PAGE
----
14
Mar
11

When the Tax Man Come to the Door

From Fortunate Son by CCR

I paid my taxes today. Several questions are always prompted by my run in with turbotax.

First, I could, I think, save a lot of money IF I had taken the time to record every single thing I’ve ever done. This is because the number of possible deductions are enormous, but they all require detailed of records that I would have never thought to record, or worse, I did record them, but did not group them in the right way or did not organize them in such a way as to make them easily accessible. That’s why I might try to make a good faith effort to use MINT, which is a money managing type of software that imports directly into turbotax.

Still, though I wonder if it’s worth it. For me, I don’t make very much money so my taxes aren’t too high and neither are my savings from things. And so for the time it would take me to remember to record the odometer reading every time I get in and out of my car for a business related trip, it might be cheaper just to work a few more hours. This is a common theme though that people mention over and over, which is the loss in time that results from having to fill out taxes, and the cost of procuring all the forms that are needed to document the various parts of the tax scheme.

Another thing I get a kick out of is the really bizarre questions that turbo tax asks me to see if I qualify for certain things. For instance, did I own a ranch in conjunction with a foreign national in 2010? Have I had my septic tank replaced recently? Have I sold milk from my home? A lof of the time, I start reading some questions, and when they stop making any sense, I just answer no and hope I’m not missing something important. I’m also daunted by the fact that if I ever do get to the point where I’m an established member of our economic order (due to house ownership, and maybe participation in an S-corp, etc. etc.) I will have so much paperwork to keep track of that it will be the most obvious decision in the world to hire an accountant, dump documents on them with a forklift, and let them sort through the mess that will undoubtedly be my life.

The most interesting thing though is that Massachusetts apparently lets you take $1 of your tax bill and send it to a public election financing fund. Most people who file by hand probably miss this or desire to skip it. But if you’re doing your taxes electronically, then its kind of a no-brainer I think, since checking the box helps different candidates run in Massachusetts without costing me a cent. This must raise quite a bit of revenue.

The thing though that puzzles me though is that it’s even voluntary at all. Why doesn’t Mass just take $1 dollar off everyone’s tax bill and then give that to the fund? I guess is that its controversial, so that there could be more support for this law if it was specifically flagged as a voluntary contribution that people could avoid. Next thing I wonder then is why this of all things would be controversial. Who even monitors laws like this (as opposed to the usual-suspects for stirring up controversy like sex-education laws, or things involving minorities) and who finds this very controversial. I mean, I guarantee some of the public money in massachusetts goes to way more bizarre and worthless things than this, which seems democratically valuable and pretty important.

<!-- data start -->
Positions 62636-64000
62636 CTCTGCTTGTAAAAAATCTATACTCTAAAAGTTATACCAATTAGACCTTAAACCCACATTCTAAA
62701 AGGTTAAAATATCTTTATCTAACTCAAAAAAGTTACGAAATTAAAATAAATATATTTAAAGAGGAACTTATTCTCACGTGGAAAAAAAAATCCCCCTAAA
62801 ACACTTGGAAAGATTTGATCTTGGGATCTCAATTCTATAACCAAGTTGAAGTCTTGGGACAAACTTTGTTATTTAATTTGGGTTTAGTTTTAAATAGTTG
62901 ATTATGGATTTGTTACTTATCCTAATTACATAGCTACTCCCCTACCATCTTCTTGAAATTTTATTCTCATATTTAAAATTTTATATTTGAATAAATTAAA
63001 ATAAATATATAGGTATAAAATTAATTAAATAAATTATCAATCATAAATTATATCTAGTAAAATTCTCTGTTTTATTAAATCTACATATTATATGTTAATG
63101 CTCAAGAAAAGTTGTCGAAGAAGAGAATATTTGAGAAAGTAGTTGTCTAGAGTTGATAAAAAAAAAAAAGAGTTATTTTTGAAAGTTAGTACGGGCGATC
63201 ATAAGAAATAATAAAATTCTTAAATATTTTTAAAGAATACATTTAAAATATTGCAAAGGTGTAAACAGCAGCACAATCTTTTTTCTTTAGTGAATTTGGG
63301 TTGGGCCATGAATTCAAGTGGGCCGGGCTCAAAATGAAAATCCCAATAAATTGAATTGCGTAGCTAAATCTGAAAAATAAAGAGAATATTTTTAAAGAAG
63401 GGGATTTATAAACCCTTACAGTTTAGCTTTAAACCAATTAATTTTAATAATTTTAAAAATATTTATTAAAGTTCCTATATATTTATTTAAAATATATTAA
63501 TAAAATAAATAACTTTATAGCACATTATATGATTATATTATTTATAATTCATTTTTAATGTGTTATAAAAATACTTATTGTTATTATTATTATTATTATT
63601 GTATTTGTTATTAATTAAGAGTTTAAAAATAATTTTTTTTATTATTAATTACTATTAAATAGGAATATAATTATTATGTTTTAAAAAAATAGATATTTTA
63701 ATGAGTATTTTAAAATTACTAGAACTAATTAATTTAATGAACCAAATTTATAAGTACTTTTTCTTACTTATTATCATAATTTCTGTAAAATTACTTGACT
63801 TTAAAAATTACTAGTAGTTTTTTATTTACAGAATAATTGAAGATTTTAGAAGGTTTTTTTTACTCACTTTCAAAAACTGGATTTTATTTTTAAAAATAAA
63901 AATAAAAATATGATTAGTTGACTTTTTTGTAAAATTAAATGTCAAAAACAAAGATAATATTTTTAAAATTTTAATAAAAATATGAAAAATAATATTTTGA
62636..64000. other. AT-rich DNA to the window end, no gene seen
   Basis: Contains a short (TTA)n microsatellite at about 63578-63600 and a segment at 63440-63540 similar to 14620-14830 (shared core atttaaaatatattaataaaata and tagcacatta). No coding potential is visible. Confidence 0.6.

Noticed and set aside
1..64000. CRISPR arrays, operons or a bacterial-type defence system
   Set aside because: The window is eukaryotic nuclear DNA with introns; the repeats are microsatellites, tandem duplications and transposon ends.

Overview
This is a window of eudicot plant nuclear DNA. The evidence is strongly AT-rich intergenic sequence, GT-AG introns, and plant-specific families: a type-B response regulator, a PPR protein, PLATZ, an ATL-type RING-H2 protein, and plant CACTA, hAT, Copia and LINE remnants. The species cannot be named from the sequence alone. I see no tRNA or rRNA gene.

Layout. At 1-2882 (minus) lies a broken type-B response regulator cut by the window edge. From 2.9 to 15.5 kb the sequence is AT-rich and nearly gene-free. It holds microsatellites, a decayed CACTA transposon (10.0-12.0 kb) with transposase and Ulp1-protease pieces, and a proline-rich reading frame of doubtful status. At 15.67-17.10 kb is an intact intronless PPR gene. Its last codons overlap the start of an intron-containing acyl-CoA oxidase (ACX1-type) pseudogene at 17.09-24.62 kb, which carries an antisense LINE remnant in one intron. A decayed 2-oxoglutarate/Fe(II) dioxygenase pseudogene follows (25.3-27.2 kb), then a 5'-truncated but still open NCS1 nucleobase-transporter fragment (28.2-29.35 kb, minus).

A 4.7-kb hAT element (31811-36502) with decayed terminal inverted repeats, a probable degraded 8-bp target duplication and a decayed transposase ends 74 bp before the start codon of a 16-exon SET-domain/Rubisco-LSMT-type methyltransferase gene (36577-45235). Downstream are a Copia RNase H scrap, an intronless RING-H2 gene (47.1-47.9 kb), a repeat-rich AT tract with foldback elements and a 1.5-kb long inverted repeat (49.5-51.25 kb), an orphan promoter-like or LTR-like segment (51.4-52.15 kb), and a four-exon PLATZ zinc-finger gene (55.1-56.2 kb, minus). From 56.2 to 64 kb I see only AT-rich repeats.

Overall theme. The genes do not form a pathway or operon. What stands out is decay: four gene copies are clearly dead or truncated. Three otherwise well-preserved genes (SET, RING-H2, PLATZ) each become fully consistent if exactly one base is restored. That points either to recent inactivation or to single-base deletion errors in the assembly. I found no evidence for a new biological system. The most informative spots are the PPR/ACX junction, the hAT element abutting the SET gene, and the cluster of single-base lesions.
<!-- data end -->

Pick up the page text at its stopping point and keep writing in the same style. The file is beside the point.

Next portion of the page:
A more philosophical question: why couldn’t taxes be made more flexible in general.

Imagine: your taxes are calculated as they are now. WHAT YOU OWE is not up to you, but WHAT you fund is. So that I could move my money away from the arts and theaters and almost exclusively into roads and education (or I might not give anything to roads, since my untutored belief is that public works money disappears into a black hole — instead I would invest in a futurama-like system of transportation tubes). Other people might choose to fund sports arenas or Charles river clean-up projects.

Would this be just like a referendum about funding then? Would important services get shortchanged because people don’t know about the good they do and so refuse to fund them? The answer to these questions is yes, and so politicians get to tell us what to fund as well as how much to pay, but the cost is that politicians get to tell us what to fund — which can often turn out to result in a lot of waste.

PS: this post is a little unclear I think compared to past posts, but I had to write this in a VERY short amount of time so I just flew over the ideas.

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